LADY IN THE DARK (Mitchell Leisen, 1944)

Unlike the stage play, with book by Moss Hart, music by Kurt Weill and lyrics by Ira Gershwin, Hollywood’s Lady in the Dark is not so much a musical as a dramedy with lavish musical interludes. It is also one of Mitchell Leisen’s two or three best films, one that is more entertaining about Freudian psychoanalysis than Alfred Hitchcock’s Spellbound the following year. Ginger Rogers plays Liza Elliott, who doesn’t suffer fools, male or otherwise, as the accomplished editor-in-chief of Allure magazine. Something is blocking Liza’s desire to compete romantically with other women. She may want to be a sexual knockout, but her whole image, as hard and efficient, denies this. Liza has been having debilitating headaches and suddenly cannot make crucial decisions. What’s wrong with her?
     Like the play, Leisen’s film doesn’t leave Liza in the dark. Her glamorous mother’s early death and her grieving father’s rebuff of her at a critical moment conspired to prevent Liza from normally working her way through her intense affection for her father, leaving her with an unresolved Electra-complex. Her psychoanalyst suggests happiness might come to her if she chooses a man who will dominate her, thus breaking her habit of dominating men. This is worrying—but not for long; ultimately Liza makes a better choice—one that doesn’t raise our feminist hackles.
     Rogers is good playing a vulnerable bully in the heat of work, a bedeviled soul since childhood now intent on coming into the light of emotional health, a successful woman growing in humanity before our eyes. Moreover, she sings (in a bowdlerized version) the legendary “Saga of Jenny” with electrifying snap and astounding versatility, and dances entrancingly with Don Loper, the film’s choreographer. Ray Milland, as Liza’s ad whiz Charley Johnson, also well plays an increasingly mature role. Warner Baxter is solid as Kendall, the married suitor onto whom Liza has projected her feelings for her father. Jon Hall (in Victor Mature’s stage role) is at his best as the movie star who is a helpless boy behind his action hero-image. Indeed, this is a movie about the discrepancy between image and messy human reality, and therefore the setting of a glossy fashion mag’s offices dispenses ongoing irony.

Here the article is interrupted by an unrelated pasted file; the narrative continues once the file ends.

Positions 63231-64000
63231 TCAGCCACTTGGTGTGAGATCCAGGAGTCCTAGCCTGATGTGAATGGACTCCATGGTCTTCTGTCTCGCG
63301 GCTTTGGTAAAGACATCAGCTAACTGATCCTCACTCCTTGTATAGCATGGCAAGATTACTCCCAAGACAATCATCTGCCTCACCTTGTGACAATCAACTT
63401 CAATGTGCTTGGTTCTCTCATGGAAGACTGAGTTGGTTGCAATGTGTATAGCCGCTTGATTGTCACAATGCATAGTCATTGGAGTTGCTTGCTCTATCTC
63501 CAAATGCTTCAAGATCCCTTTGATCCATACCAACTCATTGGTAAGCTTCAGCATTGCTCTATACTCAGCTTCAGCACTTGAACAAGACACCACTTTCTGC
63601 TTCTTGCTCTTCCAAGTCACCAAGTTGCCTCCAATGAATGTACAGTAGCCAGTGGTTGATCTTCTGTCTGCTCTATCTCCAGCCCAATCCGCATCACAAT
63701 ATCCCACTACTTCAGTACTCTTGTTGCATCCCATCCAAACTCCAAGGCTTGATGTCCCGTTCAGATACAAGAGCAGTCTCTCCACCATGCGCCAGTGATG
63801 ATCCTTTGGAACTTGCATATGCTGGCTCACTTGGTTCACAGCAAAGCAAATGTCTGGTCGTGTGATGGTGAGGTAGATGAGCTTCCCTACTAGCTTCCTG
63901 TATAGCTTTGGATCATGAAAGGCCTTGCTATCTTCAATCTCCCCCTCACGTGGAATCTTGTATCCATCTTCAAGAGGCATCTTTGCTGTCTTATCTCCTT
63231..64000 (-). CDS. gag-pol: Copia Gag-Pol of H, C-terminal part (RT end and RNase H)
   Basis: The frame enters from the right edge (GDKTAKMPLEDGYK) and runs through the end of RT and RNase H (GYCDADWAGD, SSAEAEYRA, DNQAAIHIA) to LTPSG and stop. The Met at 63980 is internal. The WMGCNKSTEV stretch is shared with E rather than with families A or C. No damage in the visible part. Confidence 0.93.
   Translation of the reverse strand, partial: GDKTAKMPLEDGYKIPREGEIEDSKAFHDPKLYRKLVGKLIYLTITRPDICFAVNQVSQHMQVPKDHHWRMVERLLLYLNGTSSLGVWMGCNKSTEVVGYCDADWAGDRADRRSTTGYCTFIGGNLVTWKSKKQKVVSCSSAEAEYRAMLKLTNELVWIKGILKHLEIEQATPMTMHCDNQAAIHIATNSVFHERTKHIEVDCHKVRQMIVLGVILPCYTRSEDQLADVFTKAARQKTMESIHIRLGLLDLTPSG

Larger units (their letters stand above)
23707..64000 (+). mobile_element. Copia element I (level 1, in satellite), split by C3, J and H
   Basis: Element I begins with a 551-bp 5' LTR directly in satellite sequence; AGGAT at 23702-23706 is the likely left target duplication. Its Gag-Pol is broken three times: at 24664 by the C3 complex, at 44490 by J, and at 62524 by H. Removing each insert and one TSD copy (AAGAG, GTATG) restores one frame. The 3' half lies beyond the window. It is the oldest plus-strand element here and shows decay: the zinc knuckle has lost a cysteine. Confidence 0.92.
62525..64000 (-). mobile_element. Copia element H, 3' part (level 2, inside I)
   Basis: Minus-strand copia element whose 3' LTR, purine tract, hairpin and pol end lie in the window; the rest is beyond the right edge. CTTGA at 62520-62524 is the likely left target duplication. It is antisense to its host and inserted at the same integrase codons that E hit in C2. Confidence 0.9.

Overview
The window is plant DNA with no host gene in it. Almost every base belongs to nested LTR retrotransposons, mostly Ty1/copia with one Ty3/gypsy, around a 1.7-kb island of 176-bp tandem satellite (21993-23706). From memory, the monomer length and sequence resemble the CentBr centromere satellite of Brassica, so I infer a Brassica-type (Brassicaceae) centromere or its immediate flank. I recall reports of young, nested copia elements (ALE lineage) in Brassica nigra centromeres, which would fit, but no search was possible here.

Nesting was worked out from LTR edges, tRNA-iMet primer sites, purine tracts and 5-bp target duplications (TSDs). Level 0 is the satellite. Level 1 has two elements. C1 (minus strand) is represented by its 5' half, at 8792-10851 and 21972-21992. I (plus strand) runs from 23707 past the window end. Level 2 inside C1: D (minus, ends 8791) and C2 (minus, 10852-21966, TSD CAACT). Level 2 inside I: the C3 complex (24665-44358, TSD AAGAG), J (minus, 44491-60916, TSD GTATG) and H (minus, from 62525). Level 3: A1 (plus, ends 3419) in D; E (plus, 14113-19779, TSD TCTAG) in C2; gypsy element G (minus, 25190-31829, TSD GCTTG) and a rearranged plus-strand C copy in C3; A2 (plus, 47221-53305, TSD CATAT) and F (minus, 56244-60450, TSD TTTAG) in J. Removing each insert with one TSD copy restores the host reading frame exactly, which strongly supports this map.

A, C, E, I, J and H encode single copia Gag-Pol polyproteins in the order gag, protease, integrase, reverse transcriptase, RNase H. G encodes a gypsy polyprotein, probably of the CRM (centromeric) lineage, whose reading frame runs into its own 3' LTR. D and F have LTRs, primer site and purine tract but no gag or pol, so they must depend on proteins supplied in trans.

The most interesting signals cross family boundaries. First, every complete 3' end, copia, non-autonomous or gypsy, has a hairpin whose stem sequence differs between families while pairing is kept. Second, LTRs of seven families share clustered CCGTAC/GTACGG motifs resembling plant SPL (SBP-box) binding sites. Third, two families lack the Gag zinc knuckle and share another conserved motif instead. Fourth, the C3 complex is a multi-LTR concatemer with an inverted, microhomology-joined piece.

Mischa Auer plays the role of the gay fashion photographer that made Broadway’s Danny Kaye a star. Auer is very funny.
     Liza’s dream sequences—or, as Liza describes them, hallucinations—are as memorable as these things get. In particular, during the Circus Dream, there is that haunting image of her childhood self peering at her animal-caged adult self and wondering how she got that way.
     This Technicolor beaut is not to be missed. Many complain of all the deleted songs, but, in truth, the film is complete as it is.

B(U)Y THE BOOK

MY BOOK, A Short Chronology of World Cinema, IS CURRENTLY AVAILABLE FROM THE SANDS FILMS CINEMA CLUB IN LONDON. USING EITHER OF THE LINKS BELOW, ACCESS THE ADVERTISEMENT FOR THIS BOOK, FROM WHICH YOU CAN ORDER ONE OR MORE COPIES OF IT. THANKS.

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